To date, there has been no accurate or efficient way to measure a brand and its competitors’ overall investment in the consumer experience, or how it affects market share. Our solution to this shortfall is to look beyond share of voice (SOV) to a new metric, namely share of brand experience (BES). Brand Experience is an output which measures the reported importance of each touchpoint in shaping consumer attitudes and influencing consumer behaviour. We use our Touchpoints ROI Tracker tool to monitor trends in brand communication over the full range of paid, owned and earned touchpoints. BES is an improvement on SOV in five key ways:
A holistic measurement that recognises not all touchpoints are equal
Brands could have an identical SOV but very different communication mixes, each used to a very different effect. Brand experience share (BES) considers each individual channel (up to 35, including everything from TV to a recommendation from a friend), and weights the recall of each brand in each touchpoint by how influential the touchpoint is in people’s minds. In doing this, BES accounts for the impact of channels used, as well as how much they are being used.
We measure the channels that matter in the real world, not just to marketers
Rather than using industry-reported spend as an indicator of what has been pushed out in advertising to people, each Touchpoints ROI Tracker study is based on speaking to consumers about what they’ve noticed, and what has actually influenced them when purchasing in a category. This means we consider the activity that resonates with potential customers, rather than just a blanket measure of everything that has been invested in.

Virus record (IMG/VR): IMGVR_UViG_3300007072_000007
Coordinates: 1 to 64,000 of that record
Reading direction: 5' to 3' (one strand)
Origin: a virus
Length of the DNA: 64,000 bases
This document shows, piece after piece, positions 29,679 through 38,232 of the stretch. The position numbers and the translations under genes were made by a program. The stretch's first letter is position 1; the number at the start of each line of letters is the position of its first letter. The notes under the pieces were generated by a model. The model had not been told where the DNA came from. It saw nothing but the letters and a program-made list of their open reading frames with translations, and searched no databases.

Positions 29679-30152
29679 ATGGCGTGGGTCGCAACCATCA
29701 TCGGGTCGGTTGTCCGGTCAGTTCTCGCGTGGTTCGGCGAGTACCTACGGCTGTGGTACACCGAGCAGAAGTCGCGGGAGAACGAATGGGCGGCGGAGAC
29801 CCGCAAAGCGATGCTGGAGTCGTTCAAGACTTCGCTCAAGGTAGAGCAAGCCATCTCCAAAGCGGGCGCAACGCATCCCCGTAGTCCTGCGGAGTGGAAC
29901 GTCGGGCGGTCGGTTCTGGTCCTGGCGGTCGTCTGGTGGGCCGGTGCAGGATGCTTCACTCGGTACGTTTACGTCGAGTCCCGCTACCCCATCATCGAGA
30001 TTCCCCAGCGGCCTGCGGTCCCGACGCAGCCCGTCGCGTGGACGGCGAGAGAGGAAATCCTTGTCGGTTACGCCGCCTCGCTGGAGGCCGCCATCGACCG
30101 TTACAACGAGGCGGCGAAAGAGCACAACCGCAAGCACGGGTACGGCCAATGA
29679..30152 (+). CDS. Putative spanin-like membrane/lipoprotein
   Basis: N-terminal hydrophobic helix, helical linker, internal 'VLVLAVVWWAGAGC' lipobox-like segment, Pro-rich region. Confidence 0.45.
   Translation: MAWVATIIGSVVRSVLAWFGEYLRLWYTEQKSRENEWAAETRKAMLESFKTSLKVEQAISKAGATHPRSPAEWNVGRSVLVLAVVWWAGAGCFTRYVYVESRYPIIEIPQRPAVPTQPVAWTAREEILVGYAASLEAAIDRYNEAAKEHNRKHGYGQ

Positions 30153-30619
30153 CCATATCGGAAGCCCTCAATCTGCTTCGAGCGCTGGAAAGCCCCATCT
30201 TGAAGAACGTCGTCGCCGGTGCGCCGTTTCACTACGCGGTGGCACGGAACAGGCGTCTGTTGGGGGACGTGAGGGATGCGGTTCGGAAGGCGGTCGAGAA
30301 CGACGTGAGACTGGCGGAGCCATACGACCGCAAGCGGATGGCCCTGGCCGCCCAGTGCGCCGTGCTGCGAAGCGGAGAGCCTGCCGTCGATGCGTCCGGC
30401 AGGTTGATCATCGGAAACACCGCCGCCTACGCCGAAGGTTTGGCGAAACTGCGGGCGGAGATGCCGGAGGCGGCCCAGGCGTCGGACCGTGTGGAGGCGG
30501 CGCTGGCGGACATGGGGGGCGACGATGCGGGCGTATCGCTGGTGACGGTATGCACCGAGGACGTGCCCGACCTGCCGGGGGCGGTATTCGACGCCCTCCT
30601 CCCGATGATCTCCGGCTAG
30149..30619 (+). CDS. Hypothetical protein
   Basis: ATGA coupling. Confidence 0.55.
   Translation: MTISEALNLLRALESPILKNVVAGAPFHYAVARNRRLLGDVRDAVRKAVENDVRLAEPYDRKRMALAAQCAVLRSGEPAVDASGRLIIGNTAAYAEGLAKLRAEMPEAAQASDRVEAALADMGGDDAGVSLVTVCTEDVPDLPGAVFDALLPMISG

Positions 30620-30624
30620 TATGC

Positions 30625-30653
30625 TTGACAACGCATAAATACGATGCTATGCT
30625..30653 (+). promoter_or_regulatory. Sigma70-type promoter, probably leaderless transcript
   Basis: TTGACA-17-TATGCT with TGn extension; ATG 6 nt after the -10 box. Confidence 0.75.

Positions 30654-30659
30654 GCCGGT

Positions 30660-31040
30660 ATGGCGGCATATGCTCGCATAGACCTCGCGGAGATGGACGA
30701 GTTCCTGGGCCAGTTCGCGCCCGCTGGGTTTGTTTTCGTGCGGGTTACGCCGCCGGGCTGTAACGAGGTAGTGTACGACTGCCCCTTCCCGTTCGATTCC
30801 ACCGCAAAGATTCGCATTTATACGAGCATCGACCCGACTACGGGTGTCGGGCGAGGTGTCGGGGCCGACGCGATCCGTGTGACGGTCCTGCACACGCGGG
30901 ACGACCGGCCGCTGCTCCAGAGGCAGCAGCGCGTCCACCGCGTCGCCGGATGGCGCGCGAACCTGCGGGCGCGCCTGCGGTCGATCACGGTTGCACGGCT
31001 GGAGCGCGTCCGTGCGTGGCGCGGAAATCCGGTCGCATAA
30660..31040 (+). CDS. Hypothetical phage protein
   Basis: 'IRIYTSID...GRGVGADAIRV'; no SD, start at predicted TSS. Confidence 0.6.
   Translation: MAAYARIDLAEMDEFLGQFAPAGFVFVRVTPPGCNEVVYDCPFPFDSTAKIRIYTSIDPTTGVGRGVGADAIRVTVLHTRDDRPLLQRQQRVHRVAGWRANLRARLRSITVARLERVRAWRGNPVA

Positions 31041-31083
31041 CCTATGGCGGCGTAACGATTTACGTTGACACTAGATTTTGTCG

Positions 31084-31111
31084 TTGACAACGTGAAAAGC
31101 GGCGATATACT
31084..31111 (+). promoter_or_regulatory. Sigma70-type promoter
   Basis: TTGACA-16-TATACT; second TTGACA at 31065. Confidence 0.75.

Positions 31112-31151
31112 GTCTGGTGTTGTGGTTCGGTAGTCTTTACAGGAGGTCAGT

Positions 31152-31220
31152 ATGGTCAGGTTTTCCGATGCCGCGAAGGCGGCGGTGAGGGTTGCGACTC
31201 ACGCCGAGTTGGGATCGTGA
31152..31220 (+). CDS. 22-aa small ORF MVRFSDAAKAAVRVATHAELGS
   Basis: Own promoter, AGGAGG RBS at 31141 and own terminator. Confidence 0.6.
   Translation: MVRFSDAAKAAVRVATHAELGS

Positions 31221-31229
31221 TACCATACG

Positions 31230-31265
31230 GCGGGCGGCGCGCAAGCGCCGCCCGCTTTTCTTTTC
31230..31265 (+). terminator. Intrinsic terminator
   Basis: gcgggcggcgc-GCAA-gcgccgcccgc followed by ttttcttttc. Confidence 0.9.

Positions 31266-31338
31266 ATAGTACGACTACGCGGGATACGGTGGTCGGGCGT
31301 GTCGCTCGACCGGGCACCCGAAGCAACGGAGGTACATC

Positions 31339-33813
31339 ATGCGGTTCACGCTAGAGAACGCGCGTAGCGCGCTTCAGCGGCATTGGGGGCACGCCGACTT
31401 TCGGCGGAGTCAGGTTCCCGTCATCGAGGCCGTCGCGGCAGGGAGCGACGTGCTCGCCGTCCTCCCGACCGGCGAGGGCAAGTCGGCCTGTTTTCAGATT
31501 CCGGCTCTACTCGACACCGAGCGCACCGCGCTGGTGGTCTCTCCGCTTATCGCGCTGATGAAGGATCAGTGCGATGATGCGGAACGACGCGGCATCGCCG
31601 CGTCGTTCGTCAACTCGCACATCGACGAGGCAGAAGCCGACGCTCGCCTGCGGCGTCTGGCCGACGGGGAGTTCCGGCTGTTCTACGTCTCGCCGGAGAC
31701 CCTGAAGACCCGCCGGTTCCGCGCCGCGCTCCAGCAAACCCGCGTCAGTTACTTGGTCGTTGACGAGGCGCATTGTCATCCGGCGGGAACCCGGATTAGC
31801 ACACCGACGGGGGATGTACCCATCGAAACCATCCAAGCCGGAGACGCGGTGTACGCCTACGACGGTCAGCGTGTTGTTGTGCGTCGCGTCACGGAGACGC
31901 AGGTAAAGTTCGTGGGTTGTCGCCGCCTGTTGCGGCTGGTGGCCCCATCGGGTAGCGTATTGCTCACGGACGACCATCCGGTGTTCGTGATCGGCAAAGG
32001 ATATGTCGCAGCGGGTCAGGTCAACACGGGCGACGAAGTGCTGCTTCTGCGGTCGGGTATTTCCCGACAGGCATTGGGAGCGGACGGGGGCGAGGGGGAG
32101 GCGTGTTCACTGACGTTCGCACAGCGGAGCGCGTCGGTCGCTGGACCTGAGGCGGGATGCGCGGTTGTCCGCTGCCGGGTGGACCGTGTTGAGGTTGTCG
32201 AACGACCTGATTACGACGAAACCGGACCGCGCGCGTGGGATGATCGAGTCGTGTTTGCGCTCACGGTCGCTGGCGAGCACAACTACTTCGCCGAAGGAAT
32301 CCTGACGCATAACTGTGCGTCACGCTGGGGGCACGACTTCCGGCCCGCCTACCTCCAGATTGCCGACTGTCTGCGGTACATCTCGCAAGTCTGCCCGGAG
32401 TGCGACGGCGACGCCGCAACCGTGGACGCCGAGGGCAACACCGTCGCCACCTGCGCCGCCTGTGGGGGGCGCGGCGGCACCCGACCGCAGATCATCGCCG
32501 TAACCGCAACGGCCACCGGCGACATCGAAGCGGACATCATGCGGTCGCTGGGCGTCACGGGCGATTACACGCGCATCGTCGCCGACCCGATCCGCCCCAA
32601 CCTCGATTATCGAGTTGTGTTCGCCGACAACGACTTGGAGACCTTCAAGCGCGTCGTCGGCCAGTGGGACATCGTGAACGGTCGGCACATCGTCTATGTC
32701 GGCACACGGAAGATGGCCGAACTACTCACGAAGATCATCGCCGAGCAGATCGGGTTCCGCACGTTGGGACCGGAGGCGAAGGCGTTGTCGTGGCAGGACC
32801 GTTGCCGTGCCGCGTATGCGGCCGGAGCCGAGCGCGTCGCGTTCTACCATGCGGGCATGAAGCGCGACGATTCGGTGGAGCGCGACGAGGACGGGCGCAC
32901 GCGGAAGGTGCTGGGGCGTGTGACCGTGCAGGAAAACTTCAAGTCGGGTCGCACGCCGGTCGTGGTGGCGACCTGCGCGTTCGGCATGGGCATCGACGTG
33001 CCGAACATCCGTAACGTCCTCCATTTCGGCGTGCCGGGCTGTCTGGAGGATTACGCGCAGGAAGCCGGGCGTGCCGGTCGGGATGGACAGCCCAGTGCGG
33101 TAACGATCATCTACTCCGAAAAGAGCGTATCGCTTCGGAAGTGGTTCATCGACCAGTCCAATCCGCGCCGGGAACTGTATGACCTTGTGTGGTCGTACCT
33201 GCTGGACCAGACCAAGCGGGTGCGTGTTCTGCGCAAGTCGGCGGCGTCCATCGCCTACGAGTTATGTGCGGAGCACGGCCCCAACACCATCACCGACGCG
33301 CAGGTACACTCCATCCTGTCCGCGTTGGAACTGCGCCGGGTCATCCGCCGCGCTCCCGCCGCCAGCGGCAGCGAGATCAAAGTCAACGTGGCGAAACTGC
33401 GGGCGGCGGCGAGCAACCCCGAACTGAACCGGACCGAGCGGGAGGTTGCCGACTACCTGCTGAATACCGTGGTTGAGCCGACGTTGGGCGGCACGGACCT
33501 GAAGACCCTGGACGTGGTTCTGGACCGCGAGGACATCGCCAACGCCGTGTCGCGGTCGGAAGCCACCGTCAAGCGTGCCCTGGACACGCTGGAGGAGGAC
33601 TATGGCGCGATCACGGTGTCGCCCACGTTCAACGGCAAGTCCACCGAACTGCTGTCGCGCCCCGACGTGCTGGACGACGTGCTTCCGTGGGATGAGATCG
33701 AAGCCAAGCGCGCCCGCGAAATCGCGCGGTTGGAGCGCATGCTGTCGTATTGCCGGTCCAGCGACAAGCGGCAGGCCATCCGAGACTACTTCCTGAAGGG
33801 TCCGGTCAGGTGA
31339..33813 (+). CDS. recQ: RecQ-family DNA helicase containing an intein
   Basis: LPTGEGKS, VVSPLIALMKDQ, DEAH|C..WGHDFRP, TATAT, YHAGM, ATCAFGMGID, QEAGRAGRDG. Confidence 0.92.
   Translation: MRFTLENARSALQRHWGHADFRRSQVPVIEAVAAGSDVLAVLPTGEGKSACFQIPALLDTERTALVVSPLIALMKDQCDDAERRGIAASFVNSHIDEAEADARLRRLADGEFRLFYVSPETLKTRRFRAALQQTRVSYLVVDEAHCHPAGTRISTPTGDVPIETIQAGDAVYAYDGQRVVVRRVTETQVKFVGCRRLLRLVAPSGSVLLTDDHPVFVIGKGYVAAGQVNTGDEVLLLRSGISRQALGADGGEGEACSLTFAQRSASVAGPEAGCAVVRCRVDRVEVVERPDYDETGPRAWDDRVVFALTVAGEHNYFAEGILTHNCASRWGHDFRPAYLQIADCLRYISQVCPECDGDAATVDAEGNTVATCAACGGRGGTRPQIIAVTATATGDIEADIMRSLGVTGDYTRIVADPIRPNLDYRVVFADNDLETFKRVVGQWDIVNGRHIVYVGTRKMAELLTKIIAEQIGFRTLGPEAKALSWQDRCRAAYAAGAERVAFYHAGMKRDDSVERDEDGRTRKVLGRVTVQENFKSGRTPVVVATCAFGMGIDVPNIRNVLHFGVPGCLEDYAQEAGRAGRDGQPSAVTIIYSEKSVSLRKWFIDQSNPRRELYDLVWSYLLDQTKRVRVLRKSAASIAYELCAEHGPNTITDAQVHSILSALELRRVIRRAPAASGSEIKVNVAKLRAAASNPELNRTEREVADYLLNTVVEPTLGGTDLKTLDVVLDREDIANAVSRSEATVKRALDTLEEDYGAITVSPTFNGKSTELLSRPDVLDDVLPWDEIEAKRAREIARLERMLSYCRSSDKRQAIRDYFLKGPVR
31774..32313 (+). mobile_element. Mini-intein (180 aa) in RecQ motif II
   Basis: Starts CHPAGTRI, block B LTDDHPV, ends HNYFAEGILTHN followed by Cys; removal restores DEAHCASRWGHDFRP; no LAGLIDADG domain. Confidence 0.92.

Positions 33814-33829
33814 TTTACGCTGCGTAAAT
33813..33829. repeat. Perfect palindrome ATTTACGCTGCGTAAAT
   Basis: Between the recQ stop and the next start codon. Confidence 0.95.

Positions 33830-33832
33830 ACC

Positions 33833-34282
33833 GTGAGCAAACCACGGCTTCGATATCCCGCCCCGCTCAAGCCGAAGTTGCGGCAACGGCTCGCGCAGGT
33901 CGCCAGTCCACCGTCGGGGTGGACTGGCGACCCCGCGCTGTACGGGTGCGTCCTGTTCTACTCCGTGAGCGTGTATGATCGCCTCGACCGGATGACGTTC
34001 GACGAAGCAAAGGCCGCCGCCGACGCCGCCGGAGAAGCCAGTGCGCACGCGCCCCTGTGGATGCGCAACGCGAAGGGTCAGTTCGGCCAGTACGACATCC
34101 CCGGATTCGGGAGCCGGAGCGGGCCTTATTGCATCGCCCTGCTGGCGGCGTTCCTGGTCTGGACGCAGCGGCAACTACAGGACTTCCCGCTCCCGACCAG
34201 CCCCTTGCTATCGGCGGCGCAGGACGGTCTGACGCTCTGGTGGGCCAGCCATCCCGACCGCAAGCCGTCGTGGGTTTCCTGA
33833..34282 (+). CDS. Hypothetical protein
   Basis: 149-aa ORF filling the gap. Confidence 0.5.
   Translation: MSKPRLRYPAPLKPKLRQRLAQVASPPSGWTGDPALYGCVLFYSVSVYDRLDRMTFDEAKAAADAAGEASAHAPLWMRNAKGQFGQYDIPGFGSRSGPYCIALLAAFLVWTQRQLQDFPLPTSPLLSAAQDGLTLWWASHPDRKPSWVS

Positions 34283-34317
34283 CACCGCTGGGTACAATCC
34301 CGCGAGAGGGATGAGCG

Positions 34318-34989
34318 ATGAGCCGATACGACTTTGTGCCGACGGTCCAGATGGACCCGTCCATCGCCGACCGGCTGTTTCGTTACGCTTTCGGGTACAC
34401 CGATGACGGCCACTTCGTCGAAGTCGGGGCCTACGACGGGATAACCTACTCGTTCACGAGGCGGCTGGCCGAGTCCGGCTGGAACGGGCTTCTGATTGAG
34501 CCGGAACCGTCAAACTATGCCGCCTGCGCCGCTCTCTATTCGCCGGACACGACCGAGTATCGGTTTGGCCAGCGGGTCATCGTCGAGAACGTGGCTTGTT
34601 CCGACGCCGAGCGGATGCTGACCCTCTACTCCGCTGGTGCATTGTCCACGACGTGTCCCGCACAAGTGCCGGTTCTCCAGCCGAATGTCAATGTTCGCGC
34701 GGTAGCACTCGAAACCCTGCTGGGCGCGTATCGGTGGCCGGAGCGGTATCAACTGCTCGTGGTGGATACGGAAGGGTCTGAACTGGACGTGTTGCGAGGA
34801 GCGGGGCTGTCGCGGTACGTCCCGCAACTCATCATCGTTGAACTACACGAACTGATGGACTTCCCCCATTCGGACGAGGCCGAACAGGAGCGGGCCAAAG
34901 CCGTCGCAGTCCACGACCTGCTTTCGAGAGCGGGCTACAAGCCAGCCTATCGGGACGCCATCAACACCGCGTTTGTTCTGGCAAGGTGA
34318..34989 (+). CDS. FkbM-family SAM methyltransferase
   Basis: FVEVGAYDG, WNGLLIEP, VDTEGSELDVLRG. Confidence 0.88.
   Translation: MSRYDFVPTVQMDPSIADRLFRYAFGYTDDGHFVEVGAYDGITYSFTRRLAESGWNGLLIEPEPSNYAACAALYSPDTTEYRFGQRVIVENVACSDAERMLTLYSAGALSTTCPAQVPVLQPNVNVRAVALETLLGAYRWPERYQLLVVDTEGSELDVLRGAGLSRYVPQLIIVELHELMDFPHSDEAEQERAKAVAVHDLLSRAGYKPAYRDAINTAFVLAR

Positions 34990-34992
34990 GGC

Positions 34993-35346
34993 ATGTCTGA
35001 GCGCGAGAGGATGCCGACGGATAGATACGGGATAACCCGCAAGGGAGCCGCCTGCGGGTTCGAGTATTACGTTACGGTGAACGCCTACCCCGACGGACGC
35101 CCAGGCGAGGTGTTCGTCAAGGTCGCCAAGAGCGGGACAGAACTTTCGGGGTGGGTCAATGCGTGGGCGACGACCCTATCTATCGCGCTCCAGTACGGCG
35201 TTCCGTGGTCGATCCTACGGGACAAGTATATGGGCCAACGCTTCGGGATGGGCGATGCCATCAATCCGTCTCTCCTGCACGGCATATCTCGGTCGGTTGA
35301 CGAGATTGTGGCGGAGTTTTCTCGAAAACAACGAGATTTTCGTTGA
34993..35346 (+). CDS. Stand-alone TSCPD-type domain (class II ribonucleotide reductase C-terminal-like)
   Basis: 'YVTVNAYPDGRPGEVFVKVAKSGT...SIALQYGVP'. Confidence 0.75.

BES has far stronger correlation with market share than SOV
As BES data is more granular, comprehensive and consumer focused, it is unsurprising that it has a stronger correlation with market share. For example, for an FMCG category which had 67% correlation between SOV and SOM, our BES analysis found 95% correlation. This suggests that concentrating on growing brand experience – rather than an optimal SOV level – would be more likely to accomplish change, and more effective at doing so.
A proven statistically significant causal relationship
But does correlation definitely mean causation? Using the Dynamic Jones Analysis approach, we have tested the BES correlation over time to prove that it doesn’t just have a better correlation with market share, but an actual effective causation.
From simply setting budgets to indicating the right channel mix
The balance for the marketer is to find a budget-setting approach that is stable and trackable, and yet one that is accurate and accountable. We now have a methodology that extends SOV thinking to a wider set of touchpoints. This enables us to work with clients to evaluate the entire communications ecosystem across paid, owned and earned media, to properly evaluate how consumers experience brands, and provide a direct link to how investment shapes this. Putting consumer brand experience at the heart of budget planning, rather than spend levels, provides an enhanced and more holistic way to build our understanding of how what we do affects the bottom line.